Masks, costumes and makeup are vital elements within The Girls’ work. Indeed, it is carnivalesque concept of the ‘alter’ or the transformation of identity that perhaps relates most strongly to their canon. Their highly staged self-portraiture, like that of Cindy Sherman, draws heavily on the notion of alters; that is, false or masked identities. In 'William and Harry' (1997), The Girls transgress both gender and class to embody the two young princes, and in doing so unlock something of their humanity.
The notion of parody is also central to The Girls’ work. And parody, also has its roots in the carnival. In the Middle Ages, the mockery of powerful or sacred figures, texts and rituals was sanctioned during feasts under the legitimised license of laughter, ‘parodia sacra’. More than simply venting individual frustration and diffusing dissention, parody enabled the celebration of artifice essential to a harmonious social world – it was a license to be silly and to see others as such. Rather than hate your governing men, laws and rites, you could simply parody them for one day with no recourse. In dystopias such as that of George Orwell’s “1984”, such mockery is forbidden, therefore throwing the social world out of balance and generating a climate of fear and loathing.
The seaside holiday is structured around a built-in tolerance of minor transgressions, like unhealthy eating (fish and chips), gambling (arcade games), cross-dressing (end of pier pantomimes), impersonating figures of authority (stag and hen nights), and sensory excess (fairground rides). Indeed, the environment of the seaside resort facilitates a kind of alter reality where social norms are inverted and the pursuit of pleasure enables not only the avoidance of pain but is also a means of eliminating the sense of boredom, pre-determination and fate experienced in everyday life. Stag and Hen nights are an example of a carnivalesque happening - an organised pseudo-event that allows the bride or groom to ‘let their hair down’ for one night only. During a stag or hen ‘do’ certain types of transgressive behaviours are not only permitted but actively encouraged. Cross-dressing, drinking to excess, kissing a member of the same sex or even, dare say it, sleeping with someone met on the night, are all permissible in an unspoken way for the prospective bride or groom; who occupies the liminal or in-between state between youth and adulthood, singledom and marriage. Even stripping the groom naked and tying him to a lamp post, which under normal circumstances would be viewed as a criminal activity, becomes a permitted transgression, which police will turn a blind eye to. In a sense, stags and hens are not responsible for their actions; they are simply enacting a socially constructed performance in a twilight limbo land where anything goes so long as it has gone before. They are the objects of a collective social dream that cannot exist without the glow of the mimetic subjectivity that they bath in – the universal carnival of everyday ethics. Hens parading their train through a moment of pink lycra magic, become their own carnival float; a reassurance to the world that nothing too sinister is happening to society.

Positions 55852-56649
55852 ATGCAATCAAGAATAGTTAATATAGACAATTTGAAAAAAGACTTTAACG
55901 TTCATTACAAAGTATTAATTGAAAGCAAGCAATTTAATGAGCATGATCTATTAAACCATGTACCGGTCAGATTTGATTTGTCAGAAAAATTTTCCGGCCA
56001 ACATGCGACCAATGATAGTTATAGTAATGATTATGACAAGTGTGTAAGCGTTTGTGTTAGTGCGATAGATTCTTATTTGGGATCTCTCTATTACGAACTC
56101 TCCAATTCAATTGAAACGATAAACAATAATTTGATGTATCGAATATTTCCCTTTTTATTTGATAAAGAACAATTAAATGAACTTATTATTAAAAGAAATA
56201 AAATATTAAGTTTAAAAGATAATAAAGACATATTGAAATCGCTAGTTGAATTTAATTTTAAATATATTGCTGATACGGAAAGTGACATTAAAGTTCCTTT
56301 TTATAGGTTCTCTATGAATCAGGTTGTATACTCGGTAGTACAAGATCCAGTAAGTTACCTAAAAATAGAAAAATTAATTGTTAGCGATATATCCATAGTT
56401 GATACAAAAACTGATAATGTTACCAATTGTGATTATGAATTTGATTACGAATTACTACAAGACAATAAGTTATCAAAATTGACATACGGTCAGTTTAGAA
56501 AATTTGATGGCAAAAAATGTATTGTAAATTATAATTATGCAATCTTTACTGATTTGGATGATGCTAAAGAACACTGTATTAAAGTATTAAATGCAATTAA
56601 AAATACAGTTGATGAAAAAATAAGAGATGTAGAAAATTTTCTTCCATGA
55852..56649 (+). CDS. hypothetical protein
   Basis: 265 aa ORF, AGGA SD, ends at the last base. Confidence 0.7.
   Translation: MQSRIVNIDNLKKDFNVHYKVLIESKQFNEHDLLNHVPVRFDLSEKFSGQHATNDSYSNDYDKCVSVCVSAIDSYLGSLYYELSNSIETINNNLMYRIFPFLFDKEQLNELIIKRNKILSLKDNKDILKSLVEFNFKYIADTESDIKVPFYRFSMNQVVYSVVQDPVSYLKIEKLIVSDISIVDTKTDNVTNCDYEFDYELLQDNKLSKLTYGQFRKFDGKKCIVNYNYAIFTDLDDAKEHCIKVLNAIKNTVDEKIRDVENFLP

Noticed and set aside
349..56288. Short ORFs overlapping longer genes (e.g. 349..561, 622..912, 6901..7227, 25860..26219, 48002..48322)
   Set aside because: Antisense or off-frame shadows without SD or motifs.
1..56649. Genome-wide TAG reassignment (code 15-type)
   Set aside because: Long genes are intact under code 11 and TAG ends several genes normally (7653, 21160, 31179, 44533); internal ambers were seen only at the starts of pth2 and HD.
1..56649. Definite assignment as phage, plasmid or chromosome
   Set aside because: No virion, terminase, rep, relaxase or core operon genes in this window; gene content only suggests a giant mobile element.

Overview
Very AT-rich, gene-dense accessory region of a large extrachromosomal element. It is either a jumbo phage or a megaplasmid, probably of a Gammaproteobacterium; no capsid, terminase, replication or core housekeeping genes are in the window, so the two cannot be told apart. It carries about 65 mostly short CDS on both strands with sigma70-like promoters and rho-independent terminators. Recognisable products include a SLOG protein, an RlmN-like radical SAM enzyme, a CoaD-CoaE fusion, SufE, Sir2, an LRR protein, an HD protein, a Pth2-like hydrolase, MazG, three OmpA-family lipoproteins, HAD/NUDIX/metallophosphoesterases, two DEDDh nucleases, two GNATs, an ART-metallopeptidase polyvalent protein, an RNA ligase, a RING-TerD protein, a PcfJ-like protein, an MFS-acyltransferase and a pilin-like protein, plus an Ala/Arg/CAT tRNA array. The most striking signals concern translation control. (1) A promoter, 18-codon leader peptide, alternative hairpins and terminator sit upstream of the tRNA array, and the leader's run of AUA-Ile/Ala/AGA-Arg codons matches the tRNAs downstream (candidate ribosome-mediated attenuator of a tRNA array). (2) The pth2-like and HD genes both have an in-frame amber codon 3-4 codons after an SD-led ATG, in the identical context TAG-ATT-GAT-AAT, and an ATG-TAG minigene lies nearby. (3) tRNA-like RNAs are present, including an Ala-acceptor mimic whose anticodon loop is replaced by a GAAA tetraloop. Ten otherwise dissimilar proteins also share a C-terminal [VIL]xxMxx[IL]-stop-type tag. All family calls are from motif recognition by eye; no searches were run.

The carnivalesque is also manifest in many forms of seaside entertainment. For example, an arcade game momentarily gives its players a unique status, defined by both their significance in beginning the game and entering its world, and insignificance once they have stepped out of that domain. The arcade game forces its player to grapple with the primal constructs of superstition, catharsis, death and renewal. In the carnivalesque world of the seaside resort, participation offers the opportunity to buck against modernity’s sterilisation of nature and return to a primal state of consciousness. Indeed, the carnivalesque concept of crowning and de-crowning mirrors the experience of winning and losing in an arcade game. The concepts of crowning/de-crowning, winning/losing relate that of death/re-birth, a construct that can be found in many religions including paganism; the notion that everything is cyclical and seasonal.
Punch and Judy shows illustrate perfectly the narrative of the carnival or ‘life turned inside out’. The story in its traditional form turns inside-out that which we consider to be right and wrong, inverting social norms and venerating anti-social behaviour. Throughout each performance Mr. Punch averts punishment for mistreating his wife and child by bludgeoning various characters of authority to death with his ‘slapstick’. Indeed, earlier versions of the puppet play involve the appearance of a hang man, whom upon attempting to enforce justice upon Mr. Punch, is tricked into putting his own head in the noose. The show also originally contained the macabre characters of a ghost, the grim reaper and the Devil; all of whom were defeated in Punch’s battle for total impunity. Indeed it is no coincidence that The Girls chose to portray themselves as Punch and Judy in a commission for Loud Tate 2010 (in response to Tate Britain’s 'Rude Britannia' exhibition (2010)), for this grotesque duo are the archetypal figureheads of carnivalesque transformation.